Franciscan Health to close Hammond ER by end of year • Northwest Indiana Business Magazine
Franciscan Health Hammond

Franciscan Health to close Hammond ER by end of year

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Franciscan Health will close its Hammond emergency department by the end of the year. The hospital group announced the closure in a statement Thursday from Barbara Anderson, interim president and CEO.

Franciscan Health Hammond
Franciscan Health plans to close its emergency department at its Hammond hospital by the end of the year. (Photo provided)

The statement cited sharp decreases in patient volume as the reason for the change in plans from last year when the board of trustees announced its decision to downsize the emergency department to 10 beds.

“In the last 15 months, we have seen inpatient volume at Franciscan Health Hammond drop to an average of 2.5 patients per day,” said Anderson in the statement. “Of the 54 patients who present to the emergency room each day, more than 90 percent would be better served in a lower-cost setting, such as an urgent care or primary care clinic.”

Franciscan Health will consolidate its hospital services by sending patients to its Munster and Dyer locations. Ambulances will continue to serve Hammond. Anderson also cited “a critical shortage of health care workers” as further reason to close the emergency department.

Hammond Mayor Tom McDermott expressed his disappointment with the decision in a statement Thursday.

“This announcement has left Lake County’s largest city without a hospital for its 80,000 residents, and it underscores the problem in America — an America that now has two health care systems — one if you are wealthy and one if you are not,” McDermott said.

He also said that patient numbers are down at the Hammond hospital because of previous downsizing at the location.

“The fact is that Franciscan has abandoned Hammond over the last decade by making procedures and services unavailable at St. Margaret’s,” he said.

In 2021, the Franciscan Alliance Board of Trustees approved plans to invest $30 million in the 100-year-old hospital and earmark $15 million to demolish buildings that were no longer useful. In the Thursday statement, Anderson said Franciscan Health plans to invest $5.3 million in primary care serves at the Hammond campus.

“Franciscan Health’s Dr. John Lanman Clinic for the uninsured and underinsured, Fresh Start Market for the food insecure, Diaper Pantry, Prenatal Assistance Program, primary care clinic, dialysis, anticoagulation clinic, multi-specialty clinic and women’s health center will continue to operate,” Anderson said in the statement.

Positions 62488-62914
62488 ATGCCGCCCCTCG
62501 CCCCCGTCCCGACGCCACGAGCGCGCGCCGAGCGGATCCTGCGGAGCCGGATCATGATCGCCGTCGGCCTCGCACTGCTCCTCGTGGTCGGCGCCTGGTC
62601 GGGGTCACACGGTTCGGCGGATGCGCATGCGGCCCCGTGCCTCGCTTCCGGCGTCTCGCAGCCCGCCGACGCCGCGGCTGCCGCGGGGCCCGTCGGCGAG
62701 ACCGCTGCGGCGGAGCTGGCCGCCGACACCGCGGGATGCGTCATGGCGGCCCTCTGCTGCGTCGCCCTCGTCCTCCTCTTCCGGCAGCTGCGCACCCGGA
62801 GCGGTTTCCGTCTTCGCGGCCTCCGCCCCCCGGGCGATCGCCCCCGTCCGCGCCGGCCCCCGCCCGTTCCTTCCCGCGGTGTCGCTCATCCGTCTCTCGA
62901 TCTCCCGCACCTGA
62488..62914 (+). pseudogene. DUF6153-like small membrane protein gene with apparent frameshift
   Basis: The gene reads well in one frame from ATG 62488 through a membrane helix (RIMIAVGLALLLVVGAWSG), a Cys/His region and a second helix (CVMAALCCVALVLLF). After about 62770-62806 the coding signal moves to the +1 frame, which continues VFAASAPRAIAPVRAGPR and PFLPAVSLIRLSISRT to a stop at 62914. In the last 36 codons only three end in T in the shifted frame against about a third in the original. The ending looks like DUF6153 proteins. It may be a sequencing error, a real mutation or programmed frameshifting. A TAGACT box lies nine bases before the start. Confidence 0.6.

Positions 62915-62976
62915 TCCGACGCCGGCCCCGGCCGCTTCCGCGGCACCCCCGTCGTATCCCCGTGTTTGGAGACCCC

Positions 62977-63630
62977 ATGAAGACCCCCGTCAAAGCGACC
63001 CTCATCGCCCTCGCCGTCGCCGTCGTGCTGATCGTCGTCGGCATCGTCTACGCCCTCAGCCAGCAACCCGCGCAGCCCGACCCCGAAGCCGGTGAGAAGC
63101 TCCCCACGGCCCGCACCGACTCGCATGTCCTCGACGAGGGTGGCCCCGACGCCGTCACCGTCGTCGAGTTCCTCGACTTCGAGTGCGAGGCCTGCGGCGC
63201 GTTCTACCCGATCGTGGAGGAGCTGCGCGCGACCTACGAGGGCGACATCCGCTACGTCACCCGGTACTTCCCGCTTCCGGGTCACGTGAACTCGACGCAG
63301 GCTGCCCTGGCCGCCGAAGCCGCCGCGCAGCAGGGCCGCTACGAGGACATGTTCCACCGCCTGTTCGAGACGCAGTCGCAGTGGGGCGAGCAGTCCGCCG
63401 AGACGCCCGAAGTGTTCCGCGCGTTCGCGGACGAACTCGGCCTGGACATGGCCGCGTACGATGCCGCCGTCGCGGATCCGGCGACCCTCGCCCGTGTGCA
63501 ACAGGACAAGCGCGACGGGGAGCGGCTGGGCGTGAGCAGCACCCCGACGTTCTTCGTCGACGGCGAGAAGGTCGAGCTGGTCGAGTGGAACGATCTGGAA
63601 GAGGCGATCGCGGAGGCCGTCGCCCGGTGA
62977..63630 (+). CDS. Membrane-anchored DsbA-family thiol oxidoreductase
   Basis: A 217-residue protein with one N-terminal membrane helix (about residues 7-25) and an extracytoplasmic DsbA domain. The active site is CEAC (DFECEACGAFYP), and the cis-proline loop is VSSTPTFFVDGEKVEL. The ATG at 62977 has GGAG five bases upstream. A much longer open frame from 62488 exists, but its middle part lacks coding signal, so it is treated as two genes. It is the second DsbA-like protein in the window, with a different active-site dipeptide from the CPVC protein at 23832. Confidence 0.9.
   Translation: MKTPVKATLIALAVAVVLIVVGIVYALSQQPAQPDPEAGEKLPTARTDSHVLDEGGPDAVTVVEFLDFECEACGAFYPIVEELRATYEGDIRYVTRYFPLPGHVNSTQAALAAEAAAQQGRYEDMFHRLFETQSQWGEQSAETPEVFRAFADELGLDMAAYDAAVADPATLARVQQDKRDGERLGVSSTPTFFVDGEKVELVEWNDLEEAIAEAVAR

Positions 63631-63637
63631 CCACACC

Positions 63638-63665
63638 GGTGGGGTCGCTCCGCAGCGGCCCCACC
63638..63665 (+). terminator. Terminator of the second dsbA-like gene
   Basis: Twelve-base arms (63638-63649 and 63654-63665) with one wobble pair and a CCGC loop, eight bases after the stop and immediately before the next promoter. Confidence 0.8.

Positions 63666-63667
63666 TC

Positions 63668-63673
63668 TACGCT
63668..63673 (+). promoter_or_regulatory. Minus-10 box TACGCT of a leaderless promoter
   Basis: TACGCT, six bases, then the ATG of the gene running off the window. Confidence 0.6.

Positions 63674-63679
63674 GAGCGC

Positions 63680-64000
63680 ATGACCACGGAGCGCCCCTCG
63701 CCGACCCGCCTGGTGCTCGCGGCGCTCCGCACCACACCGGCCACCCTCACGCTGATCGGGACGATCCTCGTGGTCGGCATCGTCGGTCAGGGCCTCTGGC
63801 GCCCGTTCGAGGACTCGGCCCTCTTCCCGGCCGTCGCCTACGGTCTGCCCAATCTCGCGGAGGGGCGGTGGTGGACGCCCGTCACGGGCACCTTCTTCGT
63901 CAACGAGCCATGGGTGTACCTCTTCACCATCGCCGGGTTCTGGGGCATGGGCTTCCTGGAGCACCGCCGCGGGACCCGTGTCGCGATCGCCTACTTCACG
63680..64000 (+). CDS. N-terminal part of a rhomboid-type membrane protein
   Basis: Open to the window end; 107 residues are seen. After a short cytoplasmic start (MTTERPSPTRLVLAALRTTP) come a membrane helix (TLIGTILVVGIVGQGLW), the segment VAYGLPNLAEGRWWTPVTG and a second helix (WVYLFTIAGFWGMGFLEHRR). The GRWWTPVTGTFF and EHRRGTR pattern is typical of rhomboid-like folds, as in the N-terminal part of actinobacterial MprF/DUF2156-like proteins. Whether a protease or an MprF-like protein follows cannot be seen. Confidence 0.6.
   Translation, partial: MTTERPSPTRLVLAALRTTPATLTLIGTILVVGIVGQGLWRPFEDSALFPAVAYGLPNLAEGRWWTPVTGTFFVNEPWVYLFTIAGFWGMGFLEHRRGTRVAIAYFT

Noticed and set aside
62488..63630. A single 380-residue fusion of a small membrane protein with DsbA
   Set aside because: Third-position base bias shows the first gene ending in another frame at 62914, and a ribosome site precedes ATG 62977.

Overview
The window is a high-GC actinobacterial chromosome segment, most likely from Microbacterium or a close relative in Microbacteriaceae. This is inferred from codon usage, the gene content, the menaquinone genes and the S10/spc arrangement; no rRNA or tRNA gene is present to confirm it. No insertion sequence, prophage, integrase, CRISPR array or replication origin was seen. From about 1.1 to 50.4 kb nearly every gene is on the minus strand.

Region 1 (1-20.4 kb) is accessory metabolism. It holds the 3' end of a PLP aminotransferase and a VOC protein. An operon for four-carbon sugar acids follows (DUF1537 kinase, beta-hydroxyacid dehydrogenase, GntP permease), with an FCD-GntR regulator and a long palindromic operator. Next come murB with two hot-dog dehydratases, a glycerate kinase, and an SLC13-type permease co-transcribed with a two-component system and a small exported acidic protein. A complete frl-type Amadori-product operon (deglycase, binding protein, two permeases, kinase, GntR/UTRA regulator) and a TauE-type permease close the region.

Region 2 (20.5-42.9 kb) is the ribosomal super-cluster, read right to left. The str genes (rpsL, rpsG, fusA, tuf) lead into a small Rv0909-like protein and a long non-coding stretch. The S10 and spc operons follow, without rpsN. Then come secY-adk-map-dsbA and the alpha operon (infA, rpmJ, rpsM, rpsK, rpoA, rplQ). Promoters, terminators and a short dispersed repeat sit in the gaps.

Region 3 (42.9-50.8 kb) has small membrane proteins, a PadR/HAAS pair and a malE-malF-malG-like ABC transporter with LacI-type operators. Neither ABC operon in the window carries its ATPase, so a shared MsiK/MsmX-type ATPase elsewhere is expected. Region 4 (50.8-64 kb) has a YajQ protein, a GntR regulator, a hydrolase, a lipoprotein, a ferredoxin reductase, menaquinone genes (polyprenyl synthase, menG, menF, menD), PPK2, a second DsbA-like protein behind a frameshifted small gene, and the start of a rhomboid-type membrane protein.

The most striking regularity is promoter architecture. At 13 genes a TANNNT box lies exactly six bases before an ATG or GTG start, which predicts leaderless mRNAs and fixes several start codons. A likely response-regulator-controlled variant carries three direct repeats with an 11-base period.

Eight Federally Qualified Health Centers, which qualify to receive reimbursement for some services through Medicare and Medicaid, also have addresses in Hammond. NorthShore Health Centers opened a clinic at 1828 165th St. in June 2021.

McDermott said he also will continue to make sure Hammond's residents receive the care they need.

“I promise that I will continue to do everything in my power to seek out alternative health care providers that are committed to the city and its residents and to make sure Hammond’s health care needs are met,” McDermott said.

Meanwhile, Anderson said that Franciscan Health has identified “a qualified developer of housing for senior and disabled citizens who is very interested in working with the city to renovate the two oldest and largest buildings on the campus.”

As for employees who work in the department, Anderson said the hospital's goal is to find them jobs in its other facilities.

“Our goal is to maintain as many staff members with Franciscan as possible,” Anderson said.

In June 2021, Franciscan filed a WARN notice with the Indiana Department of workforce Development that said 83 jobs would be lost.

Franciscan Health said it is still committed to serving Hammond's residents.

“We believe this decision is best suited to continue our care for all of Northwest Indiana,” Anderson said in the statement. “Franciscan Health and the Franciscan Health Foundation remain committed to serving the needs of all of Lake County, and will continue initiatives to protect the most vulnerable and provide compassionate care to those who need it most.”


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